Earth Day 2023: 5 ways to invest in our planet, people, and potential
The need for climate action is more urgent than ever. On Earth Day, discover five ways BRAC is investing in our planet, its people, and their potential amid the climate crisis.
BY BRAC USA
BRAC was founded in Bangladesh in 1972 in the wake of a cyclone that ravaged the country. Since then, BRAC has supported communities through countless cyclones, floods, and other climate shocks that continue to intensify in frequency and severity.
Just last year, Bangladesh experienced the worst floods in more than a century. And today, although Bangladesh produces only 0.56% of global emissions, it is the seventh-most climate-affected country in the world.
This year, the theme for Earth Day is Investing in our Planet. At BRAC, we believe that investing in our planet means investing in its people and their potential.
In the countries where BRAC works across Asia and Africa, communities are disproportionately likely to experience climate shocks — and disproportionately vulnerable to their impacts. On Earth Day, discover five ways that BRAC is investing in people and potential to address the climate crisis.
1. Building resilience to disasters among climate-vulnerable communities
For the most vulnerable communities, climate shocks are not just inconvenient: They destroy lives and livelihoods. For those who lack access to banks or depend on physical assets like livestock or a sewing machine to earn an income, families can lose everything in a disaster: Their homes, their savings, and their livelihoods.
In response, BRAC focuses on strengthening communities’ readiness for disasters, responding to the urgent needs of vulnerable families amid emergencies, and supporting the resilience of affected communities after disaster strikes to equip them to withstand future crises.
2. Investing in climate-smart livelihoods
Smallholder farmers produce a third of the world’s food, and their role is particularly critical in combating food security in the Global South. But farmers in the Global South are also the most vulnerable to climate impacts such as flooding and desertification.
In response, BRAC invests in climate-smart livelihoods, training farmers and agricultural entrepreneurs to adapt and respond to climate impacts. This way, farmers can increase their food production and income while supporting environmental conservation, reducing greenhouse gas emissions, and adapting to climate shocks that impact crop yields.
BRAC also trains community-based agriculture entrepreneurs to provide climate-smart advice to local farmers and distribute vital inputs such as drought-tolerant and disease-resistant seed varieties to farmers.
Additionally, we are adapting our flagship Ultra-Poor Graduation program to address climate change, training participants in climate-smart livelihoods and building resilience to climate shocks.
3. Expanding sustainable access to clean water
One of the major global challenges that has been exacerbated by climate change is access to clean water. In Bangladesh, for example, more frequent cyclones and tidal flooding have increased saline levels in drinking water supplies.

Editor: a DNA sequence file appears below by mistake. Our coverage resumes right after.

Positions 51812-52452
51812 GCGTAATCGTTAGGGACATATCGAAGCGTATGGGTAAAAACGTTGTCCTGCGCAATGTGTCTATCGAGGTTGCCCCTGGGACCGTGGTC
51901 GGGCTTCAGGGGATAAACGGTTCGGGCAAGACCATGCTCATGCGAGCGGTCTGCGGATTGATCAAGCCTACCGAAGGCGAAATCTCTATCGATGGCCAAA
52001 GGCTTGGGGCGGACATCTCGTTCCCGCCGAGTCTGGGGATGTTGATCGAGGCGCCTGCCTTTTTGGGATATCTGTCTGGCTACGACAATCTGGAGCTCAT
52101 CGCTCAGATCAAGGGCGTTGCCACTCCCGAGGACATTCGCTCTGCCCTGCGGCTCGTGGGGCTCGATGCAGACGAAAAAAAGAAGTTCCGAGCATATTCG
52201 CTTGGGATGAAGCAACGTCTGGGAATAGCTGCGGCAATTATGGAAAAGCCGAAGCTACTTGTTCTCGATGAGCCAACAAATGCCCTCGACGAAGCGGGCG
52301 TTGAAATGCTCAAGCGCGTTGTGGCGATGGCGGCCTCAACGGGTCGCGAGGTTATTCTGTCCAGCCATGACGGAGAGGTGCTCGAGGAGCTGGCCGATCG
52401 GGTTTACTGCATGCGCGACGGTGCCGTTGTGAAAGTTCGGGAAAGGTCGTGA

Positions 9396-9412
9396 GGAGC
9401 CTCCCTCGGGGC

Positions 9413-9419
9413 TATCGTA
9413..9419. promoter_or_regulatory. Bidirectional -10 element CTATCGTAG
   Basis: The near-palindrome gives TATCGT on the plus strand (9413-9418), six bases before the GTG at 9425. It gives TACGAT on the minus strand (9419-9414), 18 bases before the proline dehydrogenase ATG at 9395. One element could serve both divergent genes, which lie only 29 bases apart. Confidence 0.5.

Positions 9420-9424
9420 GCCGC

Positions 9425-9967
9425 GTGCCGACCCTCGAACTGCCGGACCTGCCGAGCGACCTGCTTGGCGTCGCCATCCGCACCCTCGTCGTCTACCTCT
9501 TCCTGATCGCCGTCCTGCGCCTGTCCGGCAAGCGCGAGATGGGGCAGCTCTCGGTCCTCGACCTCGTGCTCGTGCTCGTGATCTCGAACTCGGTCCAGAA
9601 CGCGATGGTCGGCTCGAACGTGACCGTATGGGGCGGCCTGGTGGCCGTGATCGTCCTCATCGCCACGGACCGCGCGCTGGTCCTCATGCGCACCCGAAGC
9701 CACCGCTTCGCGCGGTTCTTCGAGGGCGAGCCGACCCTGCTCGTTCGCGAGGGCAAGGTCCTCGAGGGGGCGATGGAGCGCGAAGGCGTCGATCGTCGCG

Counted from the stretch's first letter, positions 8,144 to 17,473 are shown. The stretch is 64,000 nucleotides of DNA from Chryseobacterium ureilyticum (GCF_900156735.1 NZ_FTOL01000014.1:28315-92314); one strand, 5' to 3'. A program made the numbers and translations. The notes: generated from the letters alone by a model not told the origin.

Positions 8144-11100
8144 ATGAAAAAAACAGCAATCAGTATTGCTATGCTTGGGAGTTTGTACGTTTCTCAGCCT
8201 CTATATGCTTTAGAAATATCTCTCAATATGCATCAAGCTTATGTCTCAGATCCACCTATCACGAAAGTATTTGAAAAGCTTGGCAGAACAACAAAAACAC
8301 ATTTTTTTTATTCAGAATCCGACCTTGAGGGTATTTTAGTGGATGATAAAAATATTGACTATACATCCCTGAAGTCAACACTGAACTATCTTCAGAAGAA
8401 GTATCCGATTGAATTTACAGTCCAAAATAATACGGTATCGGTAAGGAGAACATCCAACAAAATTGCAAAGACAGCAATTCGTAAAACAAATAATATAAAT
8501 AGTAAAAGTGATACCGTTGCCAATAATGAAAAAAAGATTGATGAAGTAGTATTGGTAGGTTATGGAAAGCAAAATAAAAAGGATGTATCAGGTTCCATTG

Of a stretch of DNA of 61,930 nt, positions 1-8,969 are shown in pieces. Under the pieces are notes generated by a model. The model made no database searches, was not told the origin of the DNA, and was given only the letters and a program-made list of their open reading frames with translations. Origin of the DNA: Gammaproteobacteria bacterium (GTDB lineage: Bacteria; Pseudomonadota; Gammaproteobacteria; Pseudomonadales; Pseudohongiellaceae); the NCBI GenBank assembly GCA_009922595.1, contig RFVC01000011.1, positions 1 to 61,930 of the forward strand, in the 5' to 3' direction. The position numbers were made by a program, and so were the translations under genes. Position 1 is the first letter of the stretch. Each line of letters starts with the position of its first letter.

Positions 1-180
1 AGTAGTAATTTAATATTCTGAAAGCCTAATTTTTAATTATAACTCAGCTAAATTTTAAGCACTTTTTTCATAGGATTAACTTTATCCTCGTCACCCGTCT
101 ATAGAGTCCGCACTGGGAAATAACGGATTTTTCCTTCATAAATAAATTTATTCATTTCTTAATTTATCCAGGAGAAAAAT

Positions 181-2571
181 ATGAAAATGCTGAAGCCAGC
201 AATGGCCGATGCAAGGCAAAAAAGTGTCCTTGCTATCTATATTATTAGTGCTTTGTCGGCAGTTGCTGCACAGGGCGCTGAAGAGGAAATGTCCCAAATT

In order to provide sustainable access to clean water, BRAC has supported and trained entrepreneurs to set up water treatment plants that purify water through reverse osmosis, enabling them to start livelihoods while delivering affordable drinking water in their communities.
BRAC has also supported community rainwater harvesting efforts and set up climate action groups that take ownership of safe drinking water efforts in their own communities.
4. Elevating locally-led climate solutions
Communities on the frontlines of climate shocks, particularly in the Global South, most directly feel the impacts of climate change, and they have valuable contributions and solutions to offer in the climate fight.
But those communities often receive the least investment in climate solutions and are the least consulted about and involved in climate policy.
That’s why BRAC is advocating for policymakers and practitioners around the globe to support locally-led climate adaptation efforts at global events like the United Nations Climate Change Conference.
Additionally, BRAC has set up the Climate Bridge Fund to support grassroots climate change projects run by small local nonprofits and community organizations in Bangladesh. Using income generated from socially responsible investments, the fund is a sustainable source of resources to fill the gap to support solutions designed by those most affected by climate change.
5. Leveraging research to accelerate climate action
BRAC is also using research to increase the impact of climate action. For example, BRAC has established agriculture research and development centers to develop and test new seed varieties that are nutritious and resistant to climate shocks like drought and flooding.
Additionally, BRAC and Yale together launched the Science of Scaling Lab, which will research promising climate solutions in order to scale them up.
BRAC has also partnered with Community Jameel and Massachusetts Institute of Technology to develop the Jameel Observatory Climate Resilience Early Warning System (JO-CREWSnet), a platform that will leverage data and research insights to forecast the local impacts of climate change on people’s lives, homes, and livelihoods. JO-CREWSnet will empower people to proactively prepare for and adapt to climate impacts in their communities.